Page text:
One of the crazy things my son did on an older car (long before the Tesla) was set up some networking - using a FireBrick, WiFi access point, and 3G dongle.
Yes, seemed crazy, but much of the kit needed an inverter as well to get Mains from 12V car power. These are not very efficient.
The latest FireBrick (FB2900), available real soon now (literally waiting on safety test sign off now) will also have some DC power options. Yes, I may be crazy, but I decided "what the hell?", and these will be available at launch, along with rack mount kits.
The two options are (a) an automotive option aimed at cars and trucks and (maybe) boats allowing 12V and 24V supplies. Much more work than you expect as it needs all sorts of protection from voltage and current spikes you can get in such an environment. (b) The telco option for telecommunications racks with 48V DC.
We decided on Anderson power-pole connectors, and will supply a plug and tail with the unit as well. They are excellent DC power connectors. The two variants are different colours and different keying too.
This is more tricky - who wants these? Well, telco racks with 48DC do exist, so that is one case. We do the FB6000 models with DC 48V supplies even (both DC+AC and DC+DC as dual power).
But will anyone really want in a car? Not sure.
Will anyone want in a boat? Maybe more likely... We have already had some enquiries, though I doubt we would meet the requirements to sell for boats (lots of salt water involved).
So what else?
Well, I want one myself? Why? Well I have a good 12V DC lead acid backup for the alarm/door system here. It lasts all day! They are common and simple. Alarms often need Internet access too. They are way better than a UPS for lasting all day if you have kit that can run on 12V DC.
The FireBrick FB2900 can provide the Internet access (e.g. a VDSL SFP) and connect to the alarm/door system anyway as well as some Ethernet connections for laptop in the event of main power failure. At around 5W for the FireBrick, and a max of 15W with USB and high power SFP, that is still a good lifespan from a 12V lead acid battery system.
They cost a bit more than the AC version, but I can see there being all sorts of unexpected uses for this. We shall have to see how it goes - if you want DC powered serious network equipment, well, let us know. For now, with thousands of AC powered FB2900s on the shelf ready to ship, we have some DC models ready for evaluations in the next few days. Just talk to the team at A&A for more details.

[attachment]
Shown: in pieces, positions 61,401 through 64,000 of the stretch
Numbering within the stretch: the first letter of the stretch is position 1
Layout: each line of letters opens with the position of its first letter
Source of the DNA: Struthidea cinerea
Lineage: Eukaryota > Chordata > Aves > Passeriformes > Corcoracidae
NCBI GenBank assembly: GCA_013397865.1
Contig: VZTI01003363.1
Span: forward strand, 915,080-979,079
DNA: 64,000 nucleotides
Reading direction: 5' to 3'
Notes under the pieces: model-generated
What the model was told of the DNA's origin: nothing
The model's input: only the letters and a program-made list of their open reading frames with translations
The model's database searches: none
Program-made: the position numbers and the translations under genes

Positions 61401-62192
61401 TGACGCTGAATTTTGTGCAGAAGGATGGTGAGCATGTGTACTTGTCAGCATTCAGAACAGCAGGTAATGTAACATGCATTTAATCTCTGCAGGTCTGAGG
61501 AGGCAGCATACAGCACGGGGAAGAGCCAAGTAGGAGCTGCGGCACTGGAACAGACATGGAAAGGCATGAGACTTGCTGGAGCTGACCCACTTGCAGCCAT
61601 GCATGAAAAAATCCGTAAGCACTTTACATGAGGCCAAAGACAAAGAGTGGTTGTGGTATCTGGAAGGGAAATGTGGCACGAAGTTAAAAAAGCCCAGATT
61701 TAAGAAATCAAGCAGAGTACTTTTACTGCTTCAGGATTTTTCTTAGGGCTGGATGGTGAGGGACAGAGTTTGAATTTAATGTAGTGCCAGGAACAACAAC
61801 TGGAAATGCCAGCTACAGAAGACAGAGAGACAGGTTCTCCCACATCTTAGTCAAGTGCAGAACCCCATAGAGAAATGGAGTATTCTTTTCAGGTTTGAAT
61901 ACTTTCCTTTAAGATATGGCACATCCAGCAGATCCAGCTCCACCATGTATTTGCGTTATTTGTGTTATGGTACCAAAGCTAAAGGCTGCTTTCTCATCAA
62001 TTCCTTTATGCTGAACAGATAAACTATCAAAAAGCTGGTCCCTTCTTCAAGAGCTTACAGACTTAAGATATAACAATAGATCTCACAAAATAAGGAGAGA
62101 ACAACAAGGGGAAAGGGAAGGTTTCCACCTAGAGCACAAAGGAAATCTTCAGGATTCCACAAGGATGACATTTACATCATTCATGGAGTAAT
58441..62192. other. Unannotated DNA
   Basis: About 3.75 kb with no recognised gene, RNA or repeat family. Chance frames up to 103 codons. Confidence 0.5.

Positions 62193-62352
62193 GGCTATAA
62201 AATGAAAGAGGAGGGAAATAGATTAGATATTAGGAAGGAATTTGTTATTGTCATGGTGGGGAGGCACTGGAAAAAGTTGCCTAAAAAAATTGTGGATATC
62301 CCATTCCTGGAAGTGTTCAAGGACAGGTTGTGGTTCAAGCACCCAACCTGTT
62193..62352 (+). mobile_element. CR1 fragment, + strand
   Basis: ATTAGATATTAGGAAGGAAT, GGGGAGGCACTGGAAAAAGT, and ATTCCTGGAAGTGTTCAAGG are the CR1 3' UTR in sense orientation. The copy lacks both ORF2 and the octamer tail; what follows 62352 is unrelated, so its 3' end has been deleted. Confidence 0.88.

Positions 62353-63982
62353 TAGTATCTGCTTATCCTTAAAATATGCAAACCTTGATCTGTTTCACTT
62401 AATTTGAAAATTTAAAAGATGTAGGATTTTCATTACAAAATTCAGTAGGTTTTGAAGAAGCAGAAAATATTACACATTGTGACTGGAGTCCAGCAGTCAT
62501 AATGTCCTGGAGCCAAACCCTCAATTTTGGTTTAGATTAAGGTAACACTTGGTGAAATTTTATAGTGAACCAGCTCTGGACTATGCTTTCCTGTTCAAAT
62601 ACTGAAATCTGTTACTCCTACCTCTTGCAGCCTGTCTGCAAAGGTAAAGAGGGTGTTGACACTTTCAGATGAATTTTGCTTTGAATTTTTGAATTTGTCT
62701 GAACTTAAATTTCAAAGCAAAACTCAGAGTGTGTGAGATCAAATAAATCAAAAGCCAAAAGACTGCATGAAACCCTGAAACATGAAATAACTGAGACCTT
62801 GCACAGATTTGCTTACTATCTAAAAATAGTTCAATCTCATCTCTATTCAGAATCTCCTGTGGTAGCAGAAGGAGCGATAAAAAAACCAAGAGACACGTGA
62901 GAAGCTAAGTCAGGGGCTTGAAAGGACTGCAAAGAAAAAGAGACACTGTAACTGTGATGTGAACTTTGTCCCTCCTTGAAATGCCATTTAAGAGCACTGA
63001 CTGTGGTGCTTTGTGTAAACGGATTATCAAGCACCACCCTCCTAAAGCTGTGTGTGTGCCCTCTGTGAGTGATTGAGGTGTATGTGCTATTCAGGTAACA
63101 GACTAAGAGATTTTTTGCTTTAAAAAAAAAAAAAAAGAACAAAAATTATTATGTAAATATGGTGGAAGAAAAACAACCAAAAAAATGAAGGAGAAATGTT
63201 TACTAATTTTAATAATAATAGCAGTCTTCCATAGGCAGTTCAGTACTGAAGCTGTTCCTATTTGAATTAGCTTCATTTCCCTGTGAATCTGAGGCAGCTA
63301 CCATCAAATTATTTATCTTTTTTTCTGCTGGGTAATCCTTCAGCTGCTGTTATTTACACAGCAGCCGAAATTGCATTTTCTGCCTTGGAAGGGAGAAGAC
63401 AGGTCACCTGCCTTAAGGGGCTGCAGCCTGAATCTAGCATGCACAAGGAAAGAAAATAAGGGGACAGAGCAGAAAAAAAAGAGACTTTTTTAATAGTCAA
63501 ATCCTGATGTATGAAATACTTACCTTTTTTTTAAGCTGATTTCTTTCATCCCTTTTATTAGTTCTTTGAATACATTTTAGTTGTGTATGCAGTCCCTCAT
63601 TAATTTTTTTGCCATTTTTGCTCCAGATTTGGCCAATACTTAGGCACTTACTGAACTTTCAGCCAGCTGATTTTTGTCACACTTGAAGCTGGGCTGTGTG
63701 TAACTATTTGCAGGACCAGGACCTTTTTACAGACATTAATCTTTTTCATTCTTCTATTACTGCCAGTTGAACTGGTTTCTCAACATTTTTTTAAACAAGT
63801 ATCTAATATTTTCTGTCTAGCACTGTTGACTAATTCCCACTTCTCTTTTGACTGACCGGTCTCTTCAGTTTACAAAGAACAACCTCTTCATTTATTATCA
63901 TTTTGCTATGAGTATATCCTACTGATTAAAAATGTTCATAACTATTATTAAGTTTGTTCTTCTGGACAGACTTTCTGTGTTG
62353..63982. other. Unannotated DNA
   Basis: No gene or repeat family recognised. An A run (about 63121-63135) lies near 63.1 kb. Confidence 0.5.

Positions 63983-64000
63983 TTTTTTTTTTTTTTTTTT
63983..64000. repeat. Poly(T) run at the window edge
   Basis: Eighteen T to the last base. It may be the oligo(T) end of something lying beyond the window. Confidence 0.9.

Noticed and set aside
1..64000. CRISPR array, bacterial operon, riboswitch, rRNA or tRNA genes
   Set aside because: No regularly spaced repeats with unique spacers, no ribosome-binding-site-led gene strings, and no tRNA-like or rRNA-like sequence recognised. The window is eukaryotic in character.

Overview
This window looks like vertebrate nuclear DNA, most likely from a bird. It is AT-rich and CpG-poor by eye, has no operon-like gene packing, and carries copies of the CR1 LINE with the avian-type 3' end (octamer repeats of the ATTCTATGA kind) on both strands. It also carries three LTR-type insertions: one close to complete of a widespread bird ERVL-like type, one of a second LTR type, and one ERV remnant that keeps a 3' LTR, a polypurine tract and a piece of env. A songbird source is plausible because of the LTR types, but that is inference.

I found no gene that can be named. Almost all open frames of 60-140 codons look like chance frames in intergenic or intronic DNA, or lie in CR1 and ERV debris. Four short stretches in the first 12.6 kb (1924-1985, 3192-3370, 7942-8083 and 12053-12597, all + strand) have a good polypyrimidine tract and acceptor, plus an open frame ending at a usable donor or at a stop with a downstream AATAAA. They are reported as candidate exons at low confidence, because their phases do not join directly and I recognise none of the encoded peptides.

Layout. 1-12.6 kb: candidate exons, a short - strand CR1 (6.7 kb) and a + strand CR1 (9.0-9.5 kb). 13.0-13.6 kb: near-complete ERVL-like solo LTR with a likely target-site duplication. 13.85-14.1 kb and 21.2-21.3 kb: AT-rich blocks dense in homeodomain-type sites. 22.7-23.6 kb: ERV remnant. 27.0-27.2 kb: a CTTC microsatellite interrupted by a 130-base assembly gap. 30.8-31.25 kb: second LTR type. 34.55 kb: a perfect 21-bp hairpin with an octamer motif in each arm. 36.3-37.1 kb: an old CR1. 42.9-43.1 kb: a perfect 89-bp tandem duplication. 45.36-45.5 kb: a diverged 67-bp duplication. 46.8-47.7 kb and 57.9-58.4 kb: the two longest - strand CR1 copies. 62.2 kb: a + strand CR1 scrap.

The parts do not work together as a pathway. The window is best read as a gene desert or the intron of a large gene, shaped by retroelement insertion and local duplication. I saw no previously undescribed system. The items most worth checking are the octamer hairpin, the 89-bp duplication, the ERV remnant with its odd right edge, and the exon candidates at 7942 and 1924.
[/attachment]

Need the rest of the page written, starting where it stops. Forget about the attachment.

I hope it was worth the investment in the DC options. It was my call to go for these options, DC and rack mount, to see how well they sell. If we only sell a few, we know for next time. Surprise me!
Network equipment in cars and boats?
Subscribe to: Post Comments (Atom)
I have not posted for a bit, mainly due to the broken rib or two, broken elbow, damaged wrists and knee, and bruises, smashed glasses, and b...
Broadband services are a wonderful innovation of our time, using multiple frequency bands (hence the name) to carry signals over wires (us...
For many years I used a small stand-alone air-conditioning unit in my study (the box room in the house) and I even had a hole in the wall fo...
It seems there is something of a standard test string for anti virus ( wikipedia has more on this). The idea is that systems that look fo...
wISP type people may be grateful for it... Solar installs (DC) are not unheard of.ReplyDelete
What kind of power draw does it take? Will a future variant be able to run off USB-C (or whatever we're using by then)ReplyDelete
I said in the post, around 5W normally, 15W with USB and high power SFP fitted. Estimates.Delete
Hm, that's within the realms of USB-C with USB-PD.Delete
I have a few RPi3s deployed on mobile units with Ravpower power banks as "UPS" devices, and those put out 5V 3A over USB-C.
Have you done EN60945 for EMC in marine applications?ReplyDelete
We're actually going through the stuff for the DC models now. I'll ask about boats :-)Delete
How are you getting on with those VDSL SFPs? Very interested to hear how that works out (especially if you start importing them en masse :) ).ReplyDelete
Need more evaluation really. And they seem to have got more expensive. We'll see how it goes.Delete
Would I be right in assuming that many of the testing hoops you had to jump through no longer apply as soon as the device is DC powered? Or am I completely wrong?ReplyDelete
There are different requirements, yes. And a lot of the issues arounds mains power disappear. We're going through that now.Delete
@rtho782 - The safety requirements are usually gone (not because it's DC but because it's very low voltage), the automotive surge standards can be (very) hard, and the marine conducted+radiated emissions standards are (quite) hard.Delete
If you only need 15W max, could you have an 802.11af or at powered version with no internal PSU? You're already doing a 48VDC version so this seems close...ReplyDelete
Could have POE go into the power supply, then a short patch cable from the PSU into whatever ethernet port you wanted, which has had the POE stripped off. Could be done without modifying the main PCB :)Delete
Assuming the FB2900 is going to be core equipment then what problem does that solve?Delete
PoE is for distributing power out from a core location to other places, without needing two wires, surely?
You said "cars and boats". Just as likely to be caravans and motorhomes!ReplyDelete
Yachts in the Med and Touring Charter Coaches is more likely.ReplyDelete
Actually looking into a router+3G modem setup for my families sailboat.ReplyDelete